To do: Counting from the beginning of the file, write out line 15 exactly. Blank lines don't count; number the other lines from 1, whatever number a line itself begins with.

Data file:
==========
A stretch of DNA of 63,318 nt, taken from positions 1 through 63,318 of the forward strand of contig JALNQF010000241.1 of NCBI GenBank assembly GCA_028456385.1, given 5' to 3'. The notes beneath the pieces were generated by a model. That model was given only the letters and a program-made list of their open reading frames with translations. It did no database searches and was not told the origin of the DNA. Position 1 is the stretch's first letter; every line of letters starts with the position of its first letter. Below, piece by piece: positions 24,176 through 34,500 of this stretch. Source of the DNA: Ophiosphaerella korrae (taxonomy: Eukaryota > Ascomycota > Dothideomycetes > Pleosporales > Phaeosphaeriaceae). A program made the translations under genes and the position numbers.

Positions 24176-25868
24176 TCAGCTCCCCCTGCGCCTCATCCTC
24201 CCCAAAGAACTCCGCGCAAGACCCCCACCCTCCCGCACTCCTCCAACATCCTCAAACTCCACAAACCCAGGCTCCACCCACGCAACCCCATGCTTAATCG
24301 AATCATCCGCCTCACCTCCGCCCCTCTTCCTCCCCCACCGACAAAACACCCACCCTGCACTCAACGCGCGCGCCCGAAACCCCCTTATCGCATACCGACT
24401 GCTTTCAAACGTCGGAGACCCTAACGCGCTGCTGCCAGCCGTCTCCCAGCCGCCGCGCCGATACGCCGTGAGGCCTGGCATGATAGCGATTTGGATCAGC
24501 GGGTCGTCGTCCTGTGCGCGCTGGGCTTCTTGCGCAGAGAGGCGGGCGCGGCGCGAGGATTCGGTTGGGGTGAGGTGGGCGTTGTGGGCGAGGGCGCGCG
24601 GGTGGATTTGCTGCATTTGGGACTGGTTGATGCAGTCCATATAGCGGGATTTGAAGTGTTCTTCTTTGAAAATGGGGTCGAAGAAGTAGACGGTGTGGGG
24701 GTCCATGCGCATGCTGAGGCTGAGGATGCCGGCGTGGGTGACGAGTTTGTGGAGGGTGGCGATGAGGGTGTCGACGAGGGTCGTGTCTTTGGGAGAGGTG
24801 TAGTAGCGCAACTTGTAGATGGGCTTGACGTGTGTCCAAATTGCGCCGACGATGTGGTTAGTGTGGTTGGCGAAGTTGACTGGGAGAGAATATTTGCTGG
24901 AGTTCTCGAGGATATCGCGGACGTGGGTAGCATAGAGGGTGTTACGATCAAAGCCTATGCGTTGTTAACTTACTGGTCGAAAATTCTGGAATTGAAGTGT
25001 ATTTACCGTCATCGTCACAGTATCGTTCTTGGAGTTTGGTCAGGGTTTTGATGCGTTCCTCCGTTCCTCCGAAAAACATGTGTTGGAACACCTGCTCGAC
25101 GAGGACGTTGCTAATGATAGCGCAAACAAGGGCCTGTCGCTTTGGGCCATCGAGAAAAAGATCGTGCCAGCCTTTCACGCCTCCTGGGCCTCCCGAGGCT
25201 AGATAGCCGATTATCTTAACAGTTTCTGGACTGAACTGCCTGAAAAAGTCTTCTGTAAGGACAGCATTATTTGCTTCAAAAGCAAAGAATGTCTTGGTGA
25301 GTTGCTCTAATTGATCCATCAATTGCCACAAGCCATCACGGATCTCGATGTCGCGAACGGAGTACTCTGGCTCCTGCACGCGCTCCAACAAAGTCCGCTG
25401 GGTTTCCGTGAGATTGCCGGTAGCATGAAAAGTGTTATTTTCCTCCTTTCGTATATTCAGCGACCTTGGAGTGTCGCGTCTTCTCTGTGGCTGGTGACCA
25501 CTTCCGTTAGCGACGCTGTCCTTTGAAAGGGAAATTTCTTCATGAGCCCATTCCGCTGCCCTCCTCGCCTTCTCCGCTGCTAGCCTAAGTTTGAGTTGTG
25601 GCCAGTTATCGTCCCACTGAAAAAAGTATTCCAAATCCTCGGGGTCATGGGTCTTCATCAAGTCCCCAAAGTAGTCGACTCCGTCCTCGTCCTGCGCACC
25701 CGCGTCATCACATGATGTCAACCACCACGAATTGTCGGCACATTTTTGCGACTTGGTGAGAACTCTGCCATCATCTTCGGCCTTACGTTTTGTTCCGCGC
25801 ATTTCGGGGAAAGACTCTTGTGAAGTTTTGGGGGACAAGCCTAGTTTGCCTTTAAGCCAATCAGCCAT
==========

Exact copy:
25301 GTTGCTCTAATTGATCCATCAATTGCCACAAGCCATCACGGATCTCGATGTCGCGAACGGAGTACTCTGGCTCCTGCACGCGCTCCAACAAAGTCCGCTG